If there was a one-size-fits-all guide to parenting we would all have been perfect and known what to do.
As the summer holidays are now in full swing, working parents are faced with the challenge of finding extra child care, and the same old question that doesn’t have a specific answer is ‘When is it OK to leave a child home alone without an adult?’. There is no set age for leaving a child alone, but the law states there should be no risk of harm to the child. It depends on how mature and adaptable the child is – this can vary greatly between children. This is very ambiguous and can be open to interpretation.
The NSPCC have expressed their concerns, and warn that children as young as one are being left home alone during the summer holidays. The charity said many children were at risk of harm during the “peak season” for being left alone, and urged parents to think before they went out.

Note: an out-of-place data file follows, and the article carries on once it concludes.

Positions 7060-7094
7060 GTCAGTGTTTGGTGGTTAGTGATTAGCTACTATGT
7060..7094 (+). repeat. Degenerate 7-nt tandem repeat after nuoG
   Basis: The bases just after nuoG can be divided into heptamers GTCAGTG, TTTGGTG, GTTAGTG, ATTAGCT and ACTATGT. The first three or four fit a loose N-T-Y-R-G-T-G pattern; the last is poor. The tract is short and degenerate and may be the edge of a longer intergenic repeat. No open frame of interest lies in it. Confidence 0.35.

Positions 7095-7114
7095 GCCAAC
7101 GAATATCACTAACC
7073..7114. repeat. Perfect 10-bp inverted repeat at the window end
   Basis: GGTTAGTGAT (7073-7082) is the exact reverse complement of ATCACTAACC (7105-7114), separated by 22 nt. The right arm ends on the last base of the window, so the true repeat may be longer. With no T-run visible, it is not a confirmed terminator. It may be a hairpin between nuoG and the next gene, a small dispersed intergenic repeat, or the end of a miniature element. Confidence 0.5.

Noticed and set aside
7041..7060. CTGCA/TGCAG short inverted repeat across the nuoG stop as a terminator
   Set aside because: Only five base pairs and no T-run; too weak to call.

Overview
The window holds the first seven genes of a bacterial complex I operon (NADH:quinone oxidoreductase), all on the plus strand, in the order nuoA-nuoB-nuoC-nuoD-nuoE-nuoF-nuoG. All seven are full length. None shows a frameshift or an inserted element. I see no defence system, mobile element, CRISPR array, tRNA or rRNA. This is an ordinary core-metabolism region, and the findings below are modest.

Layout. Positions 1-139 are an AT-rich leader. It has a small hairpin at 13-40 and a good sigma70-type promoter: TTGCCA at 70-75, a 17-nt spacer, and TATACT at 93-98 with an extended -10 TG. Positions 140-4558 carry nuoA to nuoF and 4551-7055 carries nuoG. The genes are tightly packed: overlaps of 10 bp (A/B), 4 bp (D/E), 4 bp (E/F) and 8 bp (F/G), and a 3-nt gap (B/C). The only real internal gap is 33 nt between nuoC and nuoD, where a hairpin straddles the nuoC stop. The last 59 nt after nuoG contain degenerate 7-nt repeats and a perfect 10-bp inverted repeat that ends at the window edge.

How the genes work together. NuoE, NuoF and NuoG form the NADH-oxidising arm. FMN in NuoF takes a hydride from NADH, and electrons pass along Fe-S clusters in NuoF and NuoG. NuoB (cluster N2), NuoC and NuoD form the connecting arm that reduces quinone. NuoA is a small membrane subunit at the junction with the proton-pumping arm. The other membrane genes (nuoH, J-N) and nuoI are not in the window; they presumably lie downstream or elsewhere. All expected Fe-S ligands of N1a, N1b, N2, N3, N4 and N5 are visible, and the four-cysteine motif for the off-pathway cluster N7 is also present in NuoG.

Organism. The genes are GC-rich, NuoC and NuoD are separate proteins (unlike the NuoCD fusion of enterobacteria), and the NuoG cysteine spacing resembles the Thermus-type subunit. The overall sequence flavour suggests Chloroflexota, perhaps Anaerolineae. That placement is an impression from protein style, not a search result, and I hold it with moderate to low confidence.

The NSPCC offer some advice for parents and carers deciding if their child is ready to be left alone:
- Never leave a baby or young child alone, not even for a few minutes—whether they’re sleeping or awake. Most accidents happen at home, and children under the age of five are most at risk of getting hurt.
- Even a child approaching 12 may not be mature enough to cope with an emergency. If they need to be left, parents and carers should make sure it’s only for a short time.
- If leaving an older child alone, make sure they’re happy about the arrangement and know when and how to contact a trusted adult and the emergency services.
- Children under 16 shouldn’t be left alone overnight.
But is this enough? Should there be a law for a minimum age to leave a child, or is it acceptable that each individual makes their own judgement?